IPv6, on the other hand, uses 128-bit addresses and supports a virtually unlimited number of devices -- 2 to the 128th power. But despite its promise of an endless supply of address space, IPv6 represents only a tiny fraction -- less than 0.03% -- of Internet traffic.
Ulevitch said the new OpenDNS IPv6 service would allow Internet users to access IPv6-only websites, which he admits are a "very,very small'' portion of Internet resources.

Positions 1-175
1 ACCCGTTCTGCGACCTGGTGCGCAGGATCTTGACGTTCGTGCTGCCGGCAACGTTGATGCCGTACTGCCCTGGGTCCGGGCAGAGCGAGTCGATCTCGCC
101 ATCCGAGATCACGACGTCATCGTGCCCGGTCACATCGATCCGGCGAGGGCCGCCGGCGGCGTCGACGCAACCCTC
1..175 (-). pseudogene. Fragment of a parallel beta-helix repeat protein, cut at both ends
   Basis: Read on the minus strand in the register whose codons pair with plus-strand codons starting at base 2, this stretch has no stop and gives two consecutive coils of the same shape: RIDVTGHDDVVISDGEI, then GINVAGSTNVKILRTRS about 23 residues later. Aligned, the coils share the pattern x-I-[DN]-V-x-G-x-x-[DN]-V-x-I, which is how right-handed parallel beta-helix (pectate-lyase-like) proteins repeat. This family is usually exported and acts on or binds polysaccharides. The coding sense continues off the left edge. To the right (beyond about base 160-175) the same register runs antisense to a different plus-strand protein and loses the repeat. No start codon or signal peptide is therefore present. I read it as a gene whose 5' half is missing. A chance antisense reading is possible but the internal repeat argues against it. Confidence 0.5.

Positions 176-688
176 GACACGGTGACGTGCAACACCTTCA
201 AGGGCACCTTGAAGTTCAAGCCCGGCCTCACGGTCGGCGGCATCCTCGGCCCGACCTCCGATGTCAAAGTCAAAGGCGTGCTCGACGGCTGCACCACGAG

OpenDNS says it has more than 20 million users globally, representing 1% of all Internet users. The company's free service is popular with U.S. public school systems, while its paid enterprise version has attracted corporations of all sizes.
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